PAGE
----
This post is part of a series from the TED 2009 conference held in Long Beach, California from February 4-8th. You can read other posts in the series here, and the TED site will release video from the talk in the coming weeks or months. Because I’m putting these posts together very quickly, I will get things wrong, will misspell names and bungle details. Please feel free to use the comments thread on this post to offer corrections. You may also want to follow the conference via Twitter or through other blogs tagged as TED2009 on Technorati.
Alex Tabarrok, a political economist from George Mason University, offers some good reasons to be hopeful about the world economy. He begins by explaining that the beginning of the last century was a difficult time – we experienced two world wars, a great depression and the rise of communist states. These phenomena led to the building of walls – iron curtains – that separated a global economy into national and regional economies.
In the second half of the last century, these walls came tumbling down. Tarrifs dropped from 40% to 5% over the course of decades. Container shipping brought down costs of transportation. The internet has shattered walls of communications. And we’re seeing incredible economic growth. China has grown at 10% a year, leading to an unprecendented rise of people out of poverty. Even in Africa, which experienced negative income growth for most of the late 20th century, has seen sharp growth the past eight years.
Tabarrok sees growth coming from new ideas. He believes that future growth comes from ideas that have high R&D costs, but low production costs. He quotes Jefferson, with the wonderful maxim about knowledge, that he who lights his candle at mine receives light without darkening me. As he phrases it, “One apple feeds one man, one idea can feed the world.”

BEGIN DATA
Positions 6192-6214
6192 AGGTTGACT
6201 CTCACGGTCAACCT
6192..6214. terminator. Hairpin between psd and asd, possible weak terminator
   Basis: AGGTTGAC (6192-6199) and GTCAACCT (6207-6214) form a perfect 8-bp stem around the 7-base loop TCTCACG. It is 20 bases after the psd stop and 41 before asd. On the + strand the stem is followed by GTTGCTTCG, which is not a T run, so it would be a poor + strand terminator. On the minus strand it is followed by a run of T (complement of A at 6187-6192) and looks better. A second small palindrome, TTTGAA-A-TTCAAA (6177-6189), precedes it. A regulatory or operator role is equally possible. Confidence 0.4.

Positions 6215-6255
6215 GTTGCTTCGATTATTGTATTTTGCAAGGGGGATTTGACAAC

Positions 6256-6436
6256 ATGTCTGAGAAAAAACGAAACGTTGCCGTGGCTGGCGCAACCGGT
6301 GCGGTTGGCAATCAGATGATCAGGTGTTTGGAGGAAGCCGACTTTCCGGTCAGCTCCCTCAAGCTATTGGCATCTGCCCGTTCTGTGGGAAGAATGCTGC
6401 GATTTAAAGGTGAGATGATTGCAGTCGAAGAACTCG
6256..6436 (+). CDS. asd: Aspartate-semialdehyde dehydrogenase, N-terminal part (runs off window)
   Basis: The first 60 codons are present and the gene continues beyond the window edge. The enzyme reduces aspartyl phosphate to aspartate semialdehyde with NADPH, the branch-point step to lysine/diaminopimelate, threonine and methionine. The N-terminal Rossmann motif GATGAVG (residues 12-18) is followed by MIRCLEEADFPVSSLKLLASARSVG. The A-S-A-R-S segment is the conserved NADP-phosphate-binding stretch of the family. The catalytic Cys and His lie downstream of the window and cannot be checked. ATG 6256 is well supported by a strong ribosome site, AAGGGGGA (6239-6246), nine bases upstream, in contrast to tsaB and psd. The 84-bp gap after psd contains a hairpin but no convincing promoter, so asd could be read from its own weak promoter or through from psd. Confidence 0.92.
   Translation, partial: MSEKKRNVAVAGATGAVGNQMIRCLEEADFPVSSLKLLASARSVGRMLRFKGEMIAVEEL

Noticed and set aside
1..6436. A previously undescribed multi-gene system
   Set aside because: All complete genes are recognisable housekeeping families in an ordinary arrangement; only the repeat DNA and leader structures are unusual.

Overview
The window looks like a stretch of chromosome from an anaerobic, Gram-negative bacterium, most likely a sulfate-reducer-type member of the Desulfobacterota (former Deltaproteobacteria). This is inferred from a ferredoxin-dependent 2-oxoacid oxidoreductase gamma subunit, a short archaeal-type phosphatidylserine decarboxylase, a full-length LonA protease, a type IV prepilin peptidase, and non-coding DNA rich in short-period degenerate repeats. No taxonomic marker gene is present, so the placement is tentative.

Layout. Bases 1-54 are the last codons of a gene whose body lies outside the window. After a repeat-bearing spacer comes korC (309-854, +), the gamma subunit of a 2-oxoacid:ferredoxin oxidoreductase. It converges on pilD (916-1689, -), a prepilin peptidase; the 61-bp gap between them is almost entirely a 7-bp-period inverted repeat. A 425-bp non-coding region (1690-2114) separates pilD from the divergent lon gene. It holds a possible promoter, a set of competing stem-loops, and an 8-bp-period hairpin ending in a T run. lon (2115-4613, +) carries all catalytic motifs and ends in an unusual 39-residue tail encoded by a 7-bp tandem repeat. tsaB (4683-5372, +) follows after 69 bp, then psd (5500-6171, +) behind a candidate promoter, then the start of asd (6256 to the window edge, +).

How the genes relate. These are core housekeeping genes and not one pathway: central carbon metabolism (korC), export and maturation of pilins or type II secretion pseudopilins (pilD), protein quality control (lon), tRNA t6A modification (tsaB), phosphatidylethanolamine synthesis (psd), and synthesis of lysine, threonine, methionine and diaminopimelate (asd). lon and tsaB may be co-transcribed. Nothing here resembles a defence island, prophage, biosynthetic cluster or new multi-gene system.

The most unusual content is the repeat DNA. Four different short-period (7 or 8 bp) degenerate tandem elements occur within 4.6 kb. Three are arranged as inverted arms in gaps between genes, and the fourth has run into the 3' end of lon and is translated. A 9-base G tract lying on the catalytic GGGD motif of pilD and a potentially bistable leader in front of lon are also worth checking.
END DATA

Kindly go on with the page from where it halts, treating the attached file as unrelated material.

If you had to choose between having two deadly diseases, one common and one rare, you’d want to have the common disease. There are more incentives to produce solutions to common diseases – “Larger markets save lives.
Misery truly does love company.”
“If China and India were as rich as the US was today, the market for cancer drugs would be eight times what it is now.” We’d have far more scientists and engineers able to work on these problems and increased incentives to condust research. It’s similar to the ways in which action films have larger budgets than comedies – action films do better in overseas markets and therefore impact more sales, and can cost more.
“One Idea, One World, One Market” is the solution for the future, Tabarrok tells us. We need more idea creators. Less than 0.1% of the world’s population are scientists and engineers. A large percentage of those people are in the US. The US is now losing idea leadership… and that’s a good thing, he tells us. Around the world, there may be geniuses, like the Indian mathematician Ramanujan, toiling in poverty and obscurity.
“It’s as if we had a supercomputer and billions of our processors had been offline.” India, China, and Africa are coming online, and we will see an Einstein in Africa this century. We need to build investments in education that increase the supply of new ideas.
Should we be worried? No, he tells us – we may face a depression, but growth will more than equal it out. By 2100 he tells us we’ll have GDP per capita of $200,000 everywhere in the world.
Don’t worry about the price of oil, about the idea that “China is drinking our milkshake.” That price pressure is good for us – it will give us incentives to invest in green energy.
We need to keep globalizing and extending markets, and to keep investing in education. The challenge is to keep our education system globalized. We are, he tels us, the fire that others light their tapers from.
Making a good case for why emerging economies are not our enemies, a fact lost on many politicians these days. The emergence of China in the last two decades essentially helped the US sustain her steady increase in living standards in the past few years. Though the political class call for protectionist style region due to the temporary credit crisis and resulting recession. The long term impact of less openness in trade of good, services and ideas on the global economy will be negative. Thought leaders ought to encourage policy makers to choose openness even if it may be the uncool choice in the short run.
I enjoyed reading this.
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